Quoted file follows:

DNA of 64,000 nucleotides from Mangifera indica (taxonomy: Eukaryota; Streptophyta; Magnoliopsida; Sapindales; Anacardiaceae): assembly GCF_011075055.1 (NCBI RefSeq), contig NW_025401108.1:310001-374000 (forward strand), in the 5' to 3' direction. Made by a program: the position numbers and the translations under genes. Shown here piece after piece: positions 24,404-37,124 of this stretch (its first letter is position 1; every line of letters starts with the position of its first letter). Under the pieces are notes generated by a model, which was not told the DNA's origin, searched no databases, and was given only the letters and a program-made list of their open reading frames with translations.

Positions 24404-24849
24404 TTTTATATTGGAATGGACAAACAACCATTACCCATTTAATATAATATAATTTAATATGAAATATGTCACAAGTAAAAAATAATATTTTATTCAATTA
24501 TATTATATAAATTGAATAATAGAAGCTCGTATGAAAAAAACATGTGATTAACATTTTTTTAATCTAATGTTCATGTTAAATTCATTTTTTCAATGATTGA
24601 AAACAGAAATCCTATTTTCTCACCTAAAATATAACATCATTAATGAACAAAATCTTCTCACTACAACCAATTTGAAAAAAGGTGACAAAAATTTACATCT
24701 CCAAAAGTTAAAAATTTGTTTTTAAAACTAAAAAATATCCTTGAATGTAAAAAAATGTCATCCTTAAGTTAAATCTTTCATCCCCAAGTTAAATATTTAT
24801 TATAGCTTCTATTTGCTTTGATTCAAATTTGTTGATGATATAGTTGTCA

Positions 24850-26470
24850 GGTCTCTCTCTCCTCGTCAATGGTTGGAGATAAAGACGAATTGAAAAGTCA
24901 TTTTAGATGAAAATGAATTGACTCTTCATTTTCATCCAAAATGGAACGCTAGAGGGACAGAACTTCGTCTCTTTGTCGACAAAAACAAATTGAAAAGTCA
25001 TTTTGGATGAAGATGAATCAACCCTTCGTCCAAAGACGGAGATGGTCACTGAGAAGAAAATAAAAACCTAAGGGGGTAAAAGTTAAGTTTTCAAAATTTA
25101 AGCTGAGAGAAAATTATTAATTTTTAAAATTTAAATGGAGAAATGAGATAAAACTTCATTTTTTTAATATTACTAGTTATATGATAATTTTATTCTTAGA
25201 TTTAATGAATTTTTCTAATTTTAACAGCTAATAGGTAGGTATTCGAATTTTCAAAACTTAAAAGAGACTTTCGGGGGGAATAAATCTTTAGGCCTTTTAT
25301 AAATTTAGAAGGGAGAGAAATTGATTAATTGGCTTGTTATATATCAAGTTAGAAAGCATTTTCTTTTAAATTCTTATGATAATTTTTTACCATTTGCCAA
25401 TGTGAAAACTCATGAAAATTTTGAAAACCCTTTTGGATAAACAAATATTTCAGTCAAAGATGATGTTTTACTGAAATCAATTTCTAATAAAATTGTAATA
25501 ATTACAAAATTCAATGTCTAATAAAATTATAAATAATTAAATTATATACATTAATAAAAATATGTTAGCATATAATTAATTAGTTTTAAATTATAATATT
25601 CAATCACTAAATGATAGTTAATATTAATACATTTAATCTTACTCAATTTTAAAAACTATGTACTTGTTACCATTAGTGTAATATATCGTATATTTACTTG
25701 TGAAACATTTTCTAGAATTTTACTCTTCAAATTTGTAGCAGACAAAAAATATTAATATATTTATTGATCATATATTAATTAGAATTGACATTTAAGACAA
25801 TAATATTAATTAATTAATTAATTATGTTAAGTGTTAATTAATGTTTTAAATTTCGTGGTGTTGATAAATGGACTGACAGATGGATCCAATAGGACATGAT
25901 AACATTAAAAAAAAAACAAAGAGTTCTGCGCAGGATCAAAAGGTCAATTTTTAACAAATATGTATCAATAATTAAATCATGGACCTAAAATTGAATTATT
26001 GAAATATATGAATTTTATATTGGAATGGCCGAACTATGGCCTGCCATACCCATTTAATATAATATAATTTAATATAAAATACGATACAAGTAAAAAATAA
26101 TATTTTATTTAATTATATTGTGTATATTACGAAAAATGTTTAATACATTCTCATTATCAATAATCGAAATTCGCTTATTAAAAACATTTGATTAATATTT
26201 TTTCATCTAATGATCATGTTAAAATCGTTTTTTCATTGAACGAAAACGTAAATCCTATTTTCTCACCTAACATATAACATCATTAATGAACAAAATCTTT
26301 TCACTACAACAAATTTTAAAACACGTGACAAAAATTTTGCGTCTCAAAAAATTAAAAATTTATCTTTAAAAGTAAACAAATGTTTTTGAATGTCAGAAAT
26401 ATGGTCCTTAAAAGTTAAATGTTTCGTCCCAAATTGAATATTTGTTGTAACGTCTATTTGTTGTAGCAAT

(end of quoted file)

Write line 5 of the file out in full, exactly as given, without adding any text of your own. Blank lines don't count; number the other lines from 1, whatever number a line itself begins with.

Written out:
24601 AAACAGAAATCCTATTTTCTCACCTAAAATATAACATCATTAATGAACAAAATCTTCTCACTACAACCAATTTGAAAAAAGGTGACAAAAATTTACATCT